Of Mary Ray Worley's 'In Defense Of Fat Acceptance'

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Most people in today’s society assert that being fat and happy simultaneously is inconceivable due to a simple reason: we hate fat. However, despite the tenacious opposition towards the idea, Mary Ray Worley, a member of the NAAFA (the National Association to Advance Fat Acceptance) argues in “Fat and Happy: In Defense of Fat Acceptance” the complete opposite (163). After discussing her eye-opening experiences in the annual convention of the NAAFA, Worley moves on to discuss the social, mental, and physical implications of the social ostracism that is a significant part of overweight people’s lives. Overall, she elucidates that in order to be fat and content one must disregard society’s expectations and love his own body. Near the beginning of her article, Worley recounts an anecdote about her experiences at the annual NAAFA convention, which she describes as feeling like a “different planet” (163). There, she encountered numerous fat people just like herself that were all delighted and confident about their bodies (163). She notes the staggering differences between her “home planet” (163) and this “different planet” (163). For example, the fat people at the convention were easily able to find clothes that fit them, while everywhere else this would be…show more content…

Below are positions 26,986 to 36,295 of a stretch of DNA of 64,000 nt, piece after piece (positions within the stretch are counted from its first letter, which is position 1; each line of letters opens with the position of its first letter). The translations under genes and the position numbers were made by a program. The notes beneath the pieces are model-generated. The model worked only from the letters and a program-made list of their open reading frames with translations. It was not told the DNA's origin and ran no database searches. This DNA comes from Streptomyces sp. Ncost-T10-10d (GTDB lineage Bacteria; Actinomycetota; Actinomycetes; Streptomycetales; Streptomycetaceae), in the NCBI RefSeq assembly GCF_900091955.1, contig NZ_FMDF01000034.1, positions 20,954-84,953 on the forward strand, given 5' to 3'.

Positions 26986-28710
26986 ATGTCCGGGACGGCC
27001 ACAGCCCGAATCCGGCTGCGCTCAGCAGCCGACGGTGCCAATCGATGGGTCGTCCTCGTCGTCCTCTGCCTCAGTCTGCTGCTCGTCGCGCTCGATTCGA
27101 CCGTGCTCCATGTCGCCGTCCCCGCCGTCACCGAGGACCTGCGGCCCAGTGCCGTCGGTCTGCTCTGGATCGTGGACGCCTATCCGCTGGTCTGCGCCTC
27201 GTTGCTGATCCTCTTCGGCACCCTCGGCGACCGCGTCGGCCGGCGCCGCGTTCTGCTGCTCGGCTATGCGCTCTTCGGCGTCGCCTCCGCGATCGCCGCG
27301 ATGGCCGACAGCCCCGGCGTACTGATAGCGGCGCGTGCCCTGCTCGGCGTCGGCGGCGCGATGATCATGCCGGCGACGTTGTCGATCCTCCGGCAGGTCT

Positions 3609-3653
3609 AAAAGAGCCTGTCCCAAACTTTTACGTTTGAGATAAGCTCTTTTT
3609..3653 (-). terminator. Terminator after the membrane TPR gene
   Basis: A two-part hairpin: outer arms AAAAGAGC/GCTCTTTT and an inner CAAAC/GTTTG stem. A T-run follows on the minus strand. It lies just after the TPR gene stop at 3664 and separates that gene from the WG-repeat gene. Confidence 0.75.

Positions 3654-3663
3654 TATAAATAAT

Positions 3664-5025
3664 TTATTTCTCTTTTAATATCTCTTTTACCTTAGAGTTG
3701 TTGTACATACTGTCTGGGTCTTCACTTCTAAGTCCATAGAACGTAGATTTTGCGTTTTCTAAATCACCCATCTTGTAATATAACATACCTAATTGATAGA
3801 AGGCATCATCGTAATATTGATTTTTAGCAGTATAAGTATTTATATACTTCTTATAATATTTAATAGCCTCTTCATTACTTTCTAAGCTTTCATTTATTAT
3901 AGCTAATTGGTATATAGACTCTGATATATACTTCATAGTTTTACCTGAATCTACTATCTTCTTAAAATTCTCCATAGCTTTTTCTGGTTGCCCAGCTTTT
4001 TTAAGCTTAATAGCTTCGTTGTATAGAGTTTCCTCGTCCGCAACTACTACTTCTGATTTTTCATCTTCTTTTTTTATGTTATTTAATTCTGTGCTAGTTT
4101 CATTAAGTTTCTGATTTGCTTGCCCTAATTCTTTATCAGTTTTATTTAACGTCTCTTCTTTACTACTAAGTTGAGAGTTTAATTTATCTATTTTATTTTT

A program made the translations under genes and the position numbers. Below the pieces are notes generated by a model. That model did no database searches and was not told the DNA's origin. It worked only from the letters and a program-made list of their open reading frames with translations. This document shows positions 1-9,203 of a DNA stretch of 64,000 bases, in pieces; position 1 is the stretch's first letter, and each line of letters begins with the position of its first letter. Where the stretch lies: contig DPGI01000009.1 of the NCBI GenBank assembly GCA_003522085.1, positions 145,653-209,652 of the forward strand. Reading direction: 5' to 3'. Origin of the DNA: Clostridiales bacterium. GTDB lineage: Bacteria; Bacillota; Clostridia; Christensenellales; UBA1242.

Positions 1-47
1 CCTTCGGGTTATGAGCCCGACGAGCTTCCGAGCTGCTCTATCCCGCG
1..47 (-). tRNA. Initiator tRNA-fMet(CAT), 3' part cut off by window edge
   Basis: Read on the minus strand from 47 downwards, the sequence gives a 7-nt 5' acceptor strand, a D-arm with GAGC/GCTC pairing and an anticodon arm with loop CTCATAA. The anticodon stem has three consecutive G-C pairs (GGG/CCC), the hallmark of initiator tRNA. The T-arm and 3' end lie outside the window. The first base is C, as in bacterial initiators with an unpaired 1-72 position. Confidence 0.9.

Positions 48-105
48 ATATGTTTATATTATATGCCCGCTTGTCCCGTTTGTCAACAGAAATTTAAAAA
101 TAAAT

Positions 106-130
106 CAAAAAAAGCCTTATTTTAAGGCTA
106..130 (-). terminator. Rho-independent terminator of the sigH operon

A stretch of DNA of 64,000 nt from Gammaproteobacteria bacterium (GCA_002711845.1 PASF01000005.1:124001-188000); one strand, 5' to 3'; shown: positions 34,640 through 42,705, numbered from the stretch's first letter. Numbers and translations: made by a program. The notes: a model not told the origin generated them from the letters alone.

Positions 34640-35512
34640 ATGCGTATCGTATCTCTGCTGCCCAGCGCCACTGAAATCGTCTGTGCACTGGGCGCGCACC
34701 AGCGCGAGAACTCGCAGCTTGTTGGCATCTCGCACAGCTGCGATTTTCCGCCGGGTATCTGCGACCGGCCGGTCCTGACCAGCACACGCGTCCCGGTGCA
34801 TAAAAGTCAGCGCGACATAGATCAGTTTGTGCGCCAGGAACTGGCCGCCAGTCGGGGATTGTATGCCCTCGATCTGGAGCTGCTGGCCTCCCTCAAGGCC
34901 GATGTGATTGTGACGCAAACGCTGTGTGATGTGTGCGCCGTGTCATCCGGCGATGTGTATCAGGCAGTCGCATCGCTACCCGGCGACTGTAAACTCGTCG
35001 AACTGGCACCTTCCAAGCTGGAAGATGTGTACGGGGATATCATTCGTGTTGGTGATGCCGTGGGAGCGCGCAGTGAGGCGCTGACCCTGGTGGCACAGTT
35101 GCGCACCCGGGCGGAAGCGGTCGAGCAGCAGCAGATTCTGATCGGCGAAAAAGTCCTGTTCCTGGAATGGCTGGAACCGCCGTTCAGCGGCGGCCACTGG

Worley states that fat people are often excluded from social events and situations, such as the lead role in a school play and parties. This occurs because people do not want to be around fat people for the fear of embarrassing themselves (163). Psychologically, fat people can be subjected to low self-esteem, depression, and anxiety due to the way people look down on them. In the ignorance of others and pressures of society, beauty is seen in thin and toned bodies (165). Thus, rather than accepting obese people for who they are, people disgrace them in society resulting in negative psychological and social
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